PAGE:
Capacitor Plague Up Close

A friend dropped off a dead eMachines Celeron for my next recycling trip. Peering inside, what do my wondering eyes behold but a nasty case of Capacitor Plague!

Herewith, some pix of the victims within the box. Note the bulging tops ready to blow along the pressure-relief grooves, the distinct tilt caused by the bulging bottom plug, and the right-hand cap near the power supply on countdown for launch!

More background on the plague is there.

I must build an ESR tester one of these days…

2 thoughts on “Capacitor Plague Up Close

  1. I highly recommend an ESR meter – have built one about 6 years ago and it’s the first tool I go to after making sure I have voltage and that the fuse isn’t blown. Electrolytic capacitors are the single-most unreliable components in electronics, in my experience.

    In fact, the monitor which I’m looking at right now had a bad capacitor in it – actually, it wasn’t that bad (ESR 2.0 ohms), and normally I’d consider that good for that voltage/capacity of capacitor, but replacing it indeed fixed the problem with the monitor. The number of other pieces of consumer electronics I’ve repaired with the ESR meter must be several dozen by now.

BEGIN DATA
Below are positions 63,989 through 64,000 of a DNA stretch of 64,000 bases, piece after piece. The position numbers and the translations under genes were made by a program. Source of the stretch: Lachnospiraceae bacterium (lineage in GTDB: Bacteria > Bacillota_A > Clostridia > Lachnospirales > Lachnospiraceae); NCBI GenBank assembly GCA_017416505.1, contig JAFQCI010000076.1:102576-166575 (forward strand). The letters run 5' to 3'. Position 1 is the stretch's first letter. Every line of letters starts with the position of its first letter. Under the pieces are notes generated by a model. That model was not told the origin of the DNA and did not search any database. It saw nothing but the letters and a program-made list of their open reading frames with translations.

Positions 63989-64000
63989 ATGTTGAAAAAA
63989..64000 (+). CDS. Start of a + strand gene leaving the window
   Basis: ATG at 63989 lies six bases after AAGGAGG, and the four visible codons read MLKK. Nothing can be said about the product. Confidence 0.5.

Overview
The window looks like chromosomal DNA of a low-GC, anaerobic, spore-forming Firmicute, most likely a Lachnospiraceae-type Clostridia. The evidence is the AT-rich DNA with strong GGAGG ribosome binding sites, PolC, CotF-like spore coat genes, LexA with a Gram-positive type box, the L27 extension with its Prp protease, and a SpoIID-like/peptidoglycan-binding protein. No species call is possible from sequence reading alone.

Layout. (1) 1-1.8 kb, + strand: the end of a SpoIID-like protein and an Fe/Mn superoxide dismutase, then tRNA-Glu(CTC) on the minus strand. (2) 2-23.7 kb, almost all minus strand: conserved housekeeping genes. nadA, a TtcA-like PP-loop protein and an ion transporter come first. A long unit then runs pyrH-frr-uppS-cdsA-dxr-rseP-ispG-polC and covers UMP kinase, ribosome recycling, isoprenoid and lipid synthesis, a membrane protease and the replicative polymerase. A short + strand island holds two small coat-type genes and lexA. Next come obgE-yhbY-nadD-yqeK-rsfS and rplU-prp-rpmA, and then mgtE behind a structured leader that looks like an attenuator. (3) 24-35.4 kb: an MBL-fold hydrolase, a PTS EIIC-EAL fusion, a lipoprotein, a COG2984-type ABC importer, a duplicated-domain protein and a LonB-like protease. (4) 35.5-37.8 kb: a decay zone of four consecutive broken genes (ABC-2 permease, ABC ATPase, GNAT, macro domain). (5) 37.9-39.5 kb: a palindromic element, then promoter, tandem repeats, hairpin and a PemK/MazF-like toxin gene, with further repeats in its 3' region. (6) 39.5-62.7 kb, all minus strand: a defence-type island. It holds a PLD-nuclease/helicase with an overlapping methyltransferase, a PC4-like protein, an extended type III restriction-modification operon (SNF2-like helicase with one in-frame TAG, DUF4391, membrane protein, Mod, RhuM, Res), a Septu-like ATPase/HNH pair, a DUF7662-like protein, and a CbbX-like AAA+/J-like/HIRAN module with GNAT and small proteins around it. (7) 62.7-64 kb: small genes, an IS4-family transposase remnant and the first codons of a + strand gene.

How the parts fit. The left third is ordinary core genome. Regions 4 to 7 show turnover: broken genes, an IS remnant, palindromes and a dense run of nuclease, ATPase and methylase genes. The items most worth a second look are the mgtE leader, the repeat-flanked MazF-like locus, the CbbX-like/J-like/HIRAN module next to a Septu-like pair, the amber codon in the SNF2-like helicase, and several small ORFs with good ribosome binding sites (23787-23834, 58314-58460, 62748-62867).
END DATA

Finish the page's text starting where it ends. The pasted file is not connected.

In many cases it’s easy to visually detect leaky/bulging capacitors… but capacitors may already have failed, or are close to doing so, long before they show any outwardly visible symptoms. ESR meter to the rescue! And love the fact that you can test them without even having to desolder them. (I’ll stop now before I wax lyrical – an no, I’m not an ESR meter salesman :-) )

    1. I highly recommend an ESR meter


      Anything containing metallic sheets separated by juicy not-quite-insulation can’t possibly last very long, no matter what they say. ESR seems to be the only way to find the deaders in-circuit, though.

      I actually built an ESR meter after writing up that post, but it turned into a Circuit Cellar column. I ought to do a core dump here, probably after I get a Round Tuit for rebuilding the resistance soldering gadget. So many projects, so little time… [grin]

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